Parallels 4 vs Fusion 2

in Mac Software edited January 2014
What a week.

I went over these two Virtual Machines this whole week. I finally decided which one I like the best.

I want to make this brief because I feel there are only a few features here and there with each that are overwhelmingly important.

1st feature:

Use boot camp or actual hard drive. This basically allows you to use your hard drive that has a native windows or even linux (with Paragon Linux EXT2/3).

2nd feature:

Native toolbox for virtual os. This is essentially the custom tool set that can be installed into the virtual OS.

3rd feature:

Keystrokes & Clipboard. This is how the App controls sharing with whatever is on the clipboard between running VMs.

4th feature:

File sharing and file exchanging. This is how you can just drag a file in a window to some other window in any VM.

5th feature:

OS Merging, basically Coherence for Parallels and Unity for Fusion. This allows you to hide the vm desktop/shell and put the menu/task bars where you want and windows can be from any OS running (depending).

6th feature:

Video Memory allocation. This allows you to set up how much memory you want to use.

7th feature:

Processor and Memory distribution. This allows you to dedicate 1 to x processors to each VM.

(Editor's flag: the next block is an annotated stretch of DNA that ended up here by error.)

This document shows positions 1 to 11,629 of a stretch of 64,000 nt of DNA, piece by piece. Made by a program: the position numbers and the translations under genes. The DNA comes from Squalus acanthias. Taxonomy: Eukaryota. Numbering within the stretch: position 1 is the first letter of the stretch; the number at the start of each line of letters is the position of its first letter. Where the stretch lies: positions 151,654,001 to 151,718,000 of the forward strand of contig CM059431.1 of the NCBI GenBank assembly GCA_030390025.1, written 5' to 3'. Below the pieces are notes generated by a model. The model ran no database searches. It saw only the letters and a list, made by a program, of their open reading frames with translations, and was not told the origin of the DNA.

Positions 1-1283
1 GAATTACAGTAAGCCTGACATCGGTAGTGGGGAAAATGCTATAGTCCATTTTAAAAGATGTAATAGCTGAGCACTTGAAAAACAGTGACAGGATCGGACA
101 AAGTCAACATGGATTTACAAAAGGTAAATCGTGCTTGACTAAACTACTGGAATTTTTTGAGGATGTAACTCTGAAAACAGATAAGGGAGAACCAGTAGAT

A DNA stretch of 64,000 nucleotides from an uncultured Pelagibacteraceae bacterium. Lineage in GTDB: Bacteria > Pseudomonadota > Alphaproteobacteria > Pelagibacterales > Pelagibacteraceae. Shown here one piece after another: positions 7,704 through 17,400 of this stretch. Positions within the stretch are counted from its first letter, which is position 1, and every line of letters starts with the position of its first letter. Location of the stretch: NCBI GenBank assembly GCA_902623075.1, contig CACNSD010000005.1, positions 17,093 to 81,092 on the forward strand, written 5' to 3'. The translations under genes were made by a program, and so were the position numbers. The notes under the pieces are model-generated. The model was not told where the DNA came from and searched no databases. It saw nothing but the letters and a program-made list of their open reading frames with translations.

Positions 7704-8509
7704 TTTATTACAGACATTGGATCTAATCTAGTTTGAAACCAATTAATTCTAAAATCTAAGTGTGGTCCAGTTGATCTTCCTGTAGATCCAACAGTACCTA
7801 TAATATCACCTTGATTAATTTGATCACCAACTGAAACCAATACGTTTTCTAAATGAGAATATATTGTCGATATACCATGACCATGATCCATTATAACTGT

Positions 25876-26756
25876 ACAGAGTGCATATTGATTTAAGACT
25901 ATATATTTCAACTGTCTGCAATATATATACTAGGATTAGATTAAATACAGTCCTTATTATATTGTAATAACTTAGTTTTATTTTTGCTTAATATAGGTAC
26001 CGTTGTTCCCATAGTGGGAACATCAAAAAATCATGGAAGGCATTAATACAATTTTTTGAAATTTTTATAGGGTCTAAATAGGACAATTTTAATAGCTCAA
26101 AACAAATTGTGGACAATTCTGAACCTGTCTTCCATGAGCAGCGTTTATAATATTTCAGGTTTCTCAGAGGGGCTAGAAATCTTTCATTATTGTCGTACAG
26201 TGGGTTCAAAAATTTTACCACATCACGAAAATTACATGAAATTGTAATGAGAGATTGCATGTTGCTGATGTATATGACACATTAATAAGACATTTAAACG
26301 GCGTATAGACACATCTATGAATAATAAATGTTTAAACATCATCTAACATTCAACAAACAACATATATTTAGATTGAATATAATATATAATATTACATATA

Here is a list of the winners in each category:

1:HD usage - Parallels

2:Tools - Fusion

3:Keys & Clip - Fusion

4:File copying - Fusion

5:OS Merging - Fusion

6:Video Memory - Parallels

7:Processors and Memory - Tie

The end result here in my mind is clearly Fusion. I installed Parallels first and thought that I would go ahead and stick with it but I felt it was a little to buggy in the tools department. One thing that stands out though is the hard drive feature. With Paragon EXT2/3 File system extension and some help (google) I was able to use my Linux install to boot natively or us virtually, with windows also. The problem with that was that the vm tools for linux were really buggy with file sharing.

Fusion is a dream though I miss the native hard drive of parallels where you can use either or at will native or virtual, which I couldn't figure out how to do with Fusion in linux, it worked with windows boot camp partition but not my Ubuntu. The sickest feature though of Fusion is the tools. They run flawlessly. Keystrokes, file sharing, clipboard for URLs in Linux or Win didn't matter. The Unity feature, after using Parallels, I thought wouldn't be able to work just due to programming complexity, but NOPE. Unity works like a charm, Mac windows, Window windows, and Linux windows all floating around.


If you really need or want to use the same partition natively and virtually then go with Parallels but one note is you have to uninstall the Virtual Tools, then boot natively and work with the Xorg config in Linux. But for development and I suppose not much gaming, I would say Fusion is the way to go.

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